Who the Players
The first thing to remember when considering selling all or part of your note is to understand
"who the players are". There are usually three individuals
ü The note seller, this is usually the seller of the property as
ü The payor, obviously the property buyer.
ü The investor, who agrees to buy the income stream from the note
It's helpful to remember that unlike the seller and the property buyer, the investor has no
“Emotional Involvement” in the property. That’s only the collateral to secure repayment of the debt in the event
of a default. But it’s often expensive and time consuming to convert the collateral back into cash that is all
any lender wants they don’t want the property… they want the cash.
The Biggest Secret: "THE TIME VALUE OF MONEY"
What we, the note buyer, do when we look at the value of a series of
payments (also called an income stream), is to calculate the present value of the receipt of money in the future.
We do this because dollars today will buy more than dollars in the future.
For a simple example, suppose
I have $10.00 in my left hand and $5.00 in my right.
Which one do you want? $10.00 right? (Of course)... Cash Now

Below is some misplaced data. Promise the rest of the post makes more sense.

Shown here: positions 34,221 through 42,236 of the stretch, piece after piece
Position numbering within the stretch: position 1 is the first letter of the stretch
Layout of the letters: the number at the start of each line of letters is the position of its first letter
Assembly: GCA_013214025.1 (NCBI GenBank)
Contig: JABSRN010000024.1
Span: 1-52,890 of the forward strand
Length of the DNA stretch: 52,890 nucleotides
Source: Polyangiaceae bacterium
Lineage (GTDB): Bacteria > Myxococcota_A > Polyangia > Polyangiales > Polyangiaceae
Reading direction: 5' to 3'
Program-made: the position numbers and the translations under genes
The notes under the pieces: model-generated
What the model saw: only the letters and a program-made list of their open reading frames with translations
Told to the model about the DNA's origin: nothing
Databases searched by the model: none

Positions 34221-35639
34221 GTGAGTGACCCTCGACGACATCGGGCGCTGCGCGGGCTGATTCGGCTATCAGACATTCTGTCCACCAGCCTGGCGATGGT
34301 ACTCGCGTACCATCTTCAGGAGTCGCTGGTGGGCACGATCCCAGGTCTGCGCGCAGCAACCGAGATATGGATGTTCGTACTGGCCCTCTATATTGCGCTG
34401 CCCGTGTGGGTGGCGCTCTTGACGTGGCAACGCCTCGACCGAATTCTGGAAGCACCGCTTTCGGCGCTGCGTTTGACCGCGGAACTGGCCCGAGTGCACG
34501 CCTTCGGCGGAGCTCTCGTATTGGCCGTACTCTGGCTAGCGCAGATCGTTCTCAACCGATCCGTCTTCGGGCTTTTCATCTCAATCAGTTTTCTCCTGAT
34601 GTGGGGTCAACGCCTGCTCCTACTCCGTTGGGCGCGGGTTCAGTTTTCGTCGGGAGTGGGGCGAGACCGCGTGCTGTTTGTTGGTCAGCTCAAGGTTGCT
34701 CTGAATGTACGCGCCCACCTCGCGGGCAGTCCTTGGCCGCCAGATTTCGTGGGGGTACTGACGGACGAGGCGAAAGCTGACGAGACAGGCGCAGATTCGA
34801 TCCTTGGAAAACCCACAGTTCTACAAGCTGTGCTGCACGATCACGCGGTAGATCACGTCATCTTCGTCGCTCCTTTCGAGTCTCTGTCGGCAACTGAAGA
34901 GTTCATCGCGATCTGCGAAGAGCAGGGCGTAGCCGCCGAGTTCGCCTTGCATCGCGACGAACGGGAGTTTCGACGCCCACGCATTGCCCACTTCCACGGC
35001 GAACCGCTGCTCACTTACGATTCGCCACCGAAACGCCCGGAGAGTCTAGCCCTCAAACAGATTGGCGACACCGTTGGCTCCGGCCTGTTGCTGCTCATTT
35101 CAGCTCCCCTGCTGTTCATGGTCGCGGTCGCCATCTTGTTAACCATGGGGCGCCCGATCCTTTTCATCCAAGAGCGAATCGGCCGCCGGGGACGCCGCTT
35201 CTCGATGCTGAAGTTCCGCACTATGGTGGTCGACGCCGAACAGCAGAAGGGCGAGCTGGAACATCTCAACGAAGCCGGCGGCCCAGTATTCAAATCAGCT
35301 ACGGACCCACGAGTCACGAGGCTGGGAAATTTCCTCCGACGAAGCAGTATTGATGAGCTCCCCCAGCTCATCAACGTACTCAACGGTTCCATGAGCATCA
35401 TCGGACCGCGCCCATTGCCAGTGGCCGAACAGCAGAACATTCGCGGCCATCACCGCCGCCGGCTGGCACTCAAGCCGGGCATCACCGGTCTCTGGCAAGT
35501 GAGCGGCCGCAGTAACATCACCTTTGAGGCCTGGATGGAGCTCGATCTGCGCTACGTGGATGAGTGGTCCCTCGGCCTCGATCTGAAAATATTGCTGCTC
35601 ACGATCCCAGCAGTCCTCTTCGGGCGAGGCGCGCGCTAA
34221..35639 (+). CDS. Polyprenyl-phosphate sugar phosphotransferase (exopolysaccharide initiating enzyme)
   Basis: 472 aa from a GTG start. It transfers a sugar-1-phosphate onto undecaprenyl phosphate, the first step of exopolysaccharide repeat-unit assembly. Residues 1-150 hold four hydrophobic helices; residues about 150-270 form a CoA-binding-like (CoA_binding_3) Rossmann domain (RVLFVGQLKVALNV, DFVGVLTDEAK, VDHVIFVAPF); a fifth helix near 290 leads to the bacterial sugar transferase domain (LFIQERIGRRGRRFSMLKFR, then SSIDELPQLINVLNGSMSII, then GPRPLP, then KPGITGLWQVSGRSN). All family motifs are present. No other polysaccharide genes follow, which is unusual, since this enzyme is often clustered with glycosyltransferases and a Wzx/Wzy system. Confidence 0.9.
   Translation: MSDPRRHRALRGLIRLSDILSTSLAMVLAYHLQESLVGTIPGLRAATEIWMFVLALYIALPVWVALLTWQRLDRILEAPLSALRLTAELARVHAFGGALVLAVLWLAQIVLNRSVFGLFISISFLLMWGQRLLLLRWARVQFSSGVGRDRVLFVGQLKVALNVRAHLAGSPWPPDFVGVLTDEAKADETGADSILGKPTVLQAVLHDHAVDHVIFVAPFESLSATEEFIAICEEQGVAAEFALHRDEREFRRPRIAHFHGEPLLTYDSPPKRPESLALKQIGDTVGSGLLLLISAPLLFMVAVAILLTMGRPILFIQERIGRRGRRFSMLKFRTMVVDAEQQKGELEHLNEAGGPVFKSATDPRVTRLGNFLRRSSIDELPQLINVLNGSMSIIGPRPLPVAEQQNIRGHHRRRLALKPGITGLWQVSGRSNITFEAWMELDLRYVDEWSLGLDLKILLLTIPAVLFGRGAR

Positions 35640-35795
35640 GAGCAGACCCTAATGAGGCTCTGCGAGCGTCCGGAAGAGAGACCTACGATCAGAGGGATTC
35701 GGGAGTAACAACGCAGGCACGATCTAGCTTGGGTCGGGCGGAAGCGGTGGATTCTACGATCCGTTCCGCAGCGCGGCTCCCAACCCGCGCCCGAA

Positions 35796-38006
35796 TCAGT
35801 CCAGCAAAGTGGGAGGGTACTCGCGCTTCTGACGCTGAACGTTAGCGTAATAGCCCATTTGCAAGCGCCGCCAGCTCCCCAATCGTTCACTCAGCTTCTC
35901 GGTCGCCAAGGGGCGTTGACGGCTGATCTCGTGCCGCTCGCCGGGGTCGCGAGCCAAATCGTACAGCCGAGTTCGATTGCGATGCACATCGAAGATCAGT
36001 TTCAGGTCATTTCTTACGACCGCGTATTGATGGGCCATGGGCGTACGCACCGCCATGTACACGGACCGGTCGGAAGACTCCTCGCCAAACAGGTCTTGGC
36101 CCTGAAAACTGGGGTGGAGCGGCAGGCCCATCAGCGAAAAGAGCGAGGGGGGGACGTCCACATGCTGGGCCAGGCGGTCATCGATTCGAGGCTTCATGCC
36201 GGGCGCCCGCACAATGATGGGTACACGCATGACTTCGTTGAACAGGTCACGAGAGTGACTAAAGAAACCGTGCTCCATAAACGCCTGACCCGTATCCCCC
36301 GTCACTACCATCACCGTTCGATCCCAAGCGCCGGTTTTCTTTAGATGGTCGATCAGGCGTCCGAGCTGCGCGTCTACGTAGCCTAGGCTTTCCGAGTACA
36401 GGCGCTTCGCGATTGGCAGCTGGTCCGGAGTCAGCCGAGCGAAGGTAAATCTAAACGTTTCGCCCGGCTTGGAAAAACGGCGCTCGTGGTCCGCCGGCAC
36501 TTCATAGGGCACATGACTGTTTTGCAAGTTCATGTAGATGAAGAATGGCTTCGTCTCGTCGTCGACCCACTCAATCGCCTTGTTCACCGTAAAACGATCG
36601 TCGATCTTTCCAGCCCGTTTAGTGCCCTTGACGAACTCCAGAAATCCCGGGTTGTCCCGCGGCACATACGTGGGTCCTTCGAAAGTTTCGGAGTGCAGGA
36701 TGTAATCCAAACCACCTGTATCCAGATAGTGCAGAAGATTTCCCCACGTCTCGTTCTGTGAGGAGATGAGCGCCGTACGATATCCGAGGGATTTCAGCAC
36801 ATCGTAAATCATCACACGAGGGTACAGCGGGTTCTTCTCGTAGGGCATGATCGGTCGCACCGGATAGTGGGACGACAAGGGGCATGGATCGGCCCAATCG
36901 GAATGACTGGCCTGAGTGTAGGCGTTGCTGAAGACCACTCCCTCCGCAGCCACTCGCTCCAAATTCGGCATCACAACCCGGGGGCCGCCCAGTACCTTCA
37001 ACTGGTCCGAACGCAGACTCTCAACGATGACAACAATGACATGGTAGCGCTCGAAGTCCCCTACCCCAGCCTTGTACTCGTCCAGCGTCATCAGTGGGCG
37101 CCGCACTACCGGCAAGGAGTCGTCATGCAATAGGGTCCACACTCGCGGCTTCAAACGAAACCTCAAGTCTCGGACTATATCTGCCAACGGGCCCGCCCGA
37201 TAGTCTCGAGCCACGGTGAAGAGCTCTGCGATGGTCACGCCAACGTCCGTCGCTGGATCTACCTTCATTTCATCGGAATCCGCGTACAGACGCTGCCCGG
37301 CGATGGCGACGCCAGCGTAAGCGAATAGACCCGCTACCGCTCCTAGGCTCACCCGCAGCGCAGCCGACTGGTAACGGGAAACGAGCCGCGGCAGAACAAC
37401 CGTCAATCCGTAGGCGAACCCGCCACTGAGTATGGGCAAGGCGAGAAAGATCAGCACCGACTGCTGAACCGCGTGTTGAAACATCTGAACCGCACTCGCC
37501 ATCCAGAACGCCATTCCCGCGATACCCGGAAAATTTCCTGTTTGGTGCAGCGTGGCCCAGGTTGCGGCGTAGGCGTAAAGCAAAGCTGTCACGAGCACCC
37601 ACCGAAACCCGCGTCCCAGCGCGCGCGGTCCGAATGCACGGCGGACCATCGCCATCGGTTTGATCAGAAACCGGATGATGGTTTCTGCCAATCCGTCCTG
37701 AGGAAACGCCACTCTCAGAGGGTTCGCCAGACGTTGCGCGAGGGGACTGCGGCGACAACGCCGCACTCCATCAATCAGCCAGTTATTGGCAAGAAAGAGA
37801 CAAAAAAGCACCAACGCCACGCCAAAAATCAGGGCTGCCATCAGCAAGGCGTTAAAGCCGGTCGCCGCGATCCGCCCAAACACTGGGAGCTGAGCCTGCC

vs. Cash Later
But wait a minute. Suppose I say that, though you can have the $5.00
now; if you want the $10.00, you have to wait 1 year.
Which one would you rather have now? Most would want the $5.00.
$5.00 now vs. $10.00 in a year… that's the time value of money.
Some of us can remember when gasoline was 31 cents a gallon? People were horrified when it
shot above $1.00? Now, if we can get a gallon of gas for less than $3.00 we feel fortunate. Put another way,
twenty years ago the value of a dollar was a good three gallons of gas. Today it is less than one. If someone
had been buying the future value of gasoline then, he or she would have had to take into account changing
values over time.
Selling a Portion of the Remaining Payments (Known as selling "A
Sellers, such as you, who understand the time value of money, can see the big
advantage in selling a part of the note. This part is commonly referred to as a "partial." Assuming you don't need
a total cash out at the moment; this arrangement gives you the very best of both worlds. The powerful advantage to
this type of arrangement is that, due to the minimal effects of the time value of money, the required discount is
The value of a 30-year note diminishes rapidly as you move further out in time.
However, if you only sell 5-10 years worth of payments, you've sold the valuable part, the part that an investor
will pay most dearly for.
To illustrate this principle (look at the attached amortization schedule), let's say
there's a $200,000, 30-year note at 8% interest, with monthly payments of $1,467.53 with the first payment due
February 2010. An investor might offer $154,099 for this note. This is approximately an 11% investor yield. As
the seller, you end up with $154,099 cash today.
However, if you don't need that entire amount, you can strike a much more favorable
deal. Let's say that you only need $95,000, because you have a business opportunity.